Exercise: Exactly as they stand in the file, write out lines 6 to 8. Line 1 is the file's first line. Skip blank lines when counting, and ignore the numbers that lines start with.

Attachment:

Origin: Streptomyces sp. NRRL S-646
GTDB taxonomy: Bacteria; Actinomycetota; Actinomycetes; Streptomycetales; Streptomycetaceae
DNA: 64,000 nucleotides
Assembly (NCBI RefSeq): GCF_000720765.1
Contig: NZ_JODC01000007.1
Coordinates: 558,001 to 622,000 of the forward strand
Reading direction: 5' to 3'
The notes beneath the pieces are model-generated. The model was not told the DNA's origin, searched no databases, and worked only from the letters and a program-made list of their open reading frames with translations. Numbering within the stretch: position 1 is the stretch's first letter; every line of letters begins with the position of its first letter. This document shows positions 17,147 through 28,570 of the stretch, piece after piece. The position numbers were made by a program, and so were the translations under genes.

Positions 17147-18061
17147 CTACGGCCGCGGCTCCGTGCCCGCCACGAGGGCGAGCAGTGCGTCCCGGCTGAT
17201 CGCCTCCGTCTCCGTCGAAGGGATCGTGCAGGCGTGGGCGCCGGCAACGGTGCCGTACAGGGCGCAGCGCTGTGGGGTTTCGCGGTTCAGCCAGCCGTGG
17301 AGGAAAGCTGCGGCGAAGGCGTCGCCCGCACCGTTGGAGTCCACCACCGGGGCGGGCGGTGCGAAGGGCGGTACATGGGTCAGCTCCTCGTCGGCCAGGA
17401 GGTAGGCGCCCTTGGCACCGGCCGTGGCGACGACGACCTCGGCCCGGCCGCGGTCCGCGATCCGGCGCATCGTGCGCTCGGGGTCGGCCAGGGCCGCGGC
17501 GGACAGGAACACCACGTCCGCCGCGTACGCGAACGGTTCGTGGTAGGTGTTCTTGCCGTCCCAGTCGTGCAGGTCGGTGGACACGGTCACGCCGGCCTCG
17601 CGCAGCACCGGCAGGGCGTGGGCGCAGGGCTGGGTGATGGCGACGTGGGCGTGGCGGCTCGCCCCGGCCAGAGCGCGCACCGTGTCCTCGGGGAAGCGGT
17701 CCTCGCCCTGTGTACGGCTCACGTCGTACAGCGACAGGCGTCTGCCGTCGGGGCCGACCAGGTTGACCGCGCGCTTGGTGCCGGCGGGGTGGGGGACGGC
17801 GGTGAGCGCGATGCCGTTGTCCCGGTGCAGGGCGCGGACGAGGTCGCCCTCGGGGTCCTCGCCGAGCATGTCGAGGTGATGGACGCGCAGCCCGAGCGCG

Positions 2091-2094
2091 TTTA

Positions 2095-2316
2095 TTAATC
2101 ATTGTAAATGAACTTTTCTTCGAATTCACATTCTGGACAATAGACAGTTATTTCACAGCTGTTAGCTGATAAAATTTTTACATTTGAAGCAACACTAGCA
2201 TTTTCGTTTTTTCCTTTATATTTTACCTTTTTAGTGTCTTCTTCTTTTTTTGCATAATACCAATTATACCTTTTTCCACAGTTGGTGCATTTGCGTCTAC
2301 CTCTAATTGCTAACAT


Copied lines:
Coordinates: 558,001 to 622,000 of the forward strand
Reading direction: 5' to 3'
The notes beneath the pieces are model-generated. The model was not told the DNA's origin, searched no databases, and worked only from the letters and a program-made list of their open reading frames with translations. Numbering within the stretch: position 1 is the stretch's first letter; every line of letters begins with the position of its first letter. This document shows positions 17,147 through 28,570 of the stretch, piece after piece. The position numbers were made by a program, and so were the translations under genes.